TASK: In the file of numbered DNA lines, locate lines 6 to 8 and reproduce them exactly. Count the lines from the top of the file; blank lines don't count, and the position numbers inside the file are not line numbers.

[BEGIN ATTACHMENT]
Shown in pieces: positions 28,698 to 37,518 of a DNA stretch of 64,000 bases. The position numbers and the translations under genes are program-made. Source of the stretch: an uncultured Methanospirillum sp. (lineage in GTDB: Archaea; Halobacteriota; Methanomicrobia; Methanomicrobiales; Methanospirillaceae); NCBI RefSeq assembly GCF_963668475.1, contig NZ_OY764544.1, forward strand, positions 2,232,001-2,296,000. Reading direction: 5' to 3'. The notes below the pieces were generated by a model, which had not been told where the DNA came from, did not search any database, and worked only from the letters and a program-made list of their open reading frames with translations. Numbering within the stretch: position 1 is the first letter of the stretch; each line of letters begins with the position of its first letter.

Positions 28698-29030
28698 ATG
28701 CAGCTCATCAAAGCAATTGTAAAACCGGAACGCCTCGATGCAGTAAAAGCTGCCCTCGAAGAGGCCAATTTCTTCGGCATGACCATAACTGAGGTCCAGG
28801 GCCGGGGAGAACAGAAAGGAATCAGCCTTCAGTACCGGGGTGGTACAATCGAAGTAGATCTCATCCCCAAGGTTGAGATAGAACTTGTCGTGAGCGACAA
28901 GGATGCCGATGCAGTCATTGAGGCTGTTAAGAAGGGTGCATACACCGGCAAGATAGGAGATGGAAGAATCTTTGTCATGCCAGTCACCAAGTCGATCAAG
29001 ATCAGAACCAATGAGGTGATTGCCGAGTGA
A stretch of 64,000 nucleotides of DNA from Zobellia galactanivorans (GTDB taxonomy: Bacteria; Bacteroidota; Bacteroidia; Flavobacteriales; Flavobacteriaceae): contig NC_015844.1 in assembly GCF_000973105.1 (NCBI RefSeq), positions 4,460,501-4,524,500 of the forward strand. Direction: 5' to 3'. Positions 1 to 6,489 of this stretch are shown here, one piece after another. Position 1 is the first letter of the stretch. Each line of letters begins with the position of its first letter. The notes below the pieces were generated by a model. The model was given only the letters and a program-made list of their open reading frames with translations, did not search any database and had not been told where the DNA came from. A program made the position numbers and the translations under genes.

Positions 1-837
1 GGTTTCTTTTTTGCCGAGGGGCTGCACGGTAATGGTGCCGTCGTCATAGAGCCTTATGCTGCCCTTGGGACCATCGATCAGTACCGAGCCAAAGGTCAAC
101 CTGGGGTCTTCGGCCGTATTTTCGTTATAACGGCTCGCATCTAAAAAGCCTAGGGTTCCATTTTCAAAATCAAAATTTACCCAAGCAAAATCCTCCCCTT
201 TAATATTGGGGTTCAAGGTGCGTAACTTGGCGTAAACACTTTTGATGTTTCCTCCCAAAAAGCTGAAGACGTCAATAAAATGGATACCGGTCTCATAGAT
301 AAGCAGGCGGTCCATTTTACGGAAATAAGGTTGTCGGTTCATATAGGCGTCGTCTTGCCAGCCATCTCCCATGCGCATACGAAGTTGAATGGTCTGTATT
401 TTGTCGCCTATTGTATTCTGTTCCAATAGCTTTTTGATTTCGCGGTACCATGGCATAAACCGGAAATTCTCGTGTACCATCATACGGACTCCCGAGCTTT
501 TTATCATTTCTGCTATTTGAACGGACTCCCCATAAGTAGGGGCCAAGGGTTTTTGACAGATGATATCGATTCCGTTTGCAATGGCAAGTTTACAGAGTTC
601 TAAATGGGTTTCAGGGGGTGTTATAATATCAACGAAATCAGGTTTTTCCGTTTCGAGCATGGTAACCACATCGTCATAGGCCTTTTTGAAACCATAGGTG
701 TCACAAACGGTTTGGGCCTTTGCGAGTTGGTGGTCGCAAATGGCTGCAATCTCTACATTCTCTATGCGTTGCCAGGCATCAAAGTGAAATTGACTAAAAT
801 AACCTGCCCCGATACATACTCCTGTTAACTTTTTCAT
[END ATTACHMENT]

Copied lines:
28901 GGATGCCGATGCAGTCATTGAGGCTGTTAAGAAGGGTGCATACACCGGCAAGATAGGAGATGGAAGAATCTTTGTCATGCCAGTCACCAAGTCGATCAAG
29001 ATCAGAACCAATGAGGTGATTGCCGAGTGA
A stretch of 64,000 nucleotides of DNA from Zobellia galactanivorans (GTDB taxonomy: Bacteria; Bacteroidota; Bacteroidia; Flavobacteriales; Flavobacteriaceae): contig NC_015844.1 in assembly GCF_000973105.1 (NCBI RefSeq), positions 4,460,501-4,524,500 of the forward strand. Direction: 5' to 3'. Positions 1 to 6,489 of this stretch are shown here, one piece after another. Position 1 is the first letter of the stretch. Each line of letters begins with the position of its first letter. The notes below the pieces were generated by a model. The model was given only the letters and a program-made list of their open reading frames with translations, did not search any database and had not been told where the DNA came from. A program made the position numbers and the translations under genes.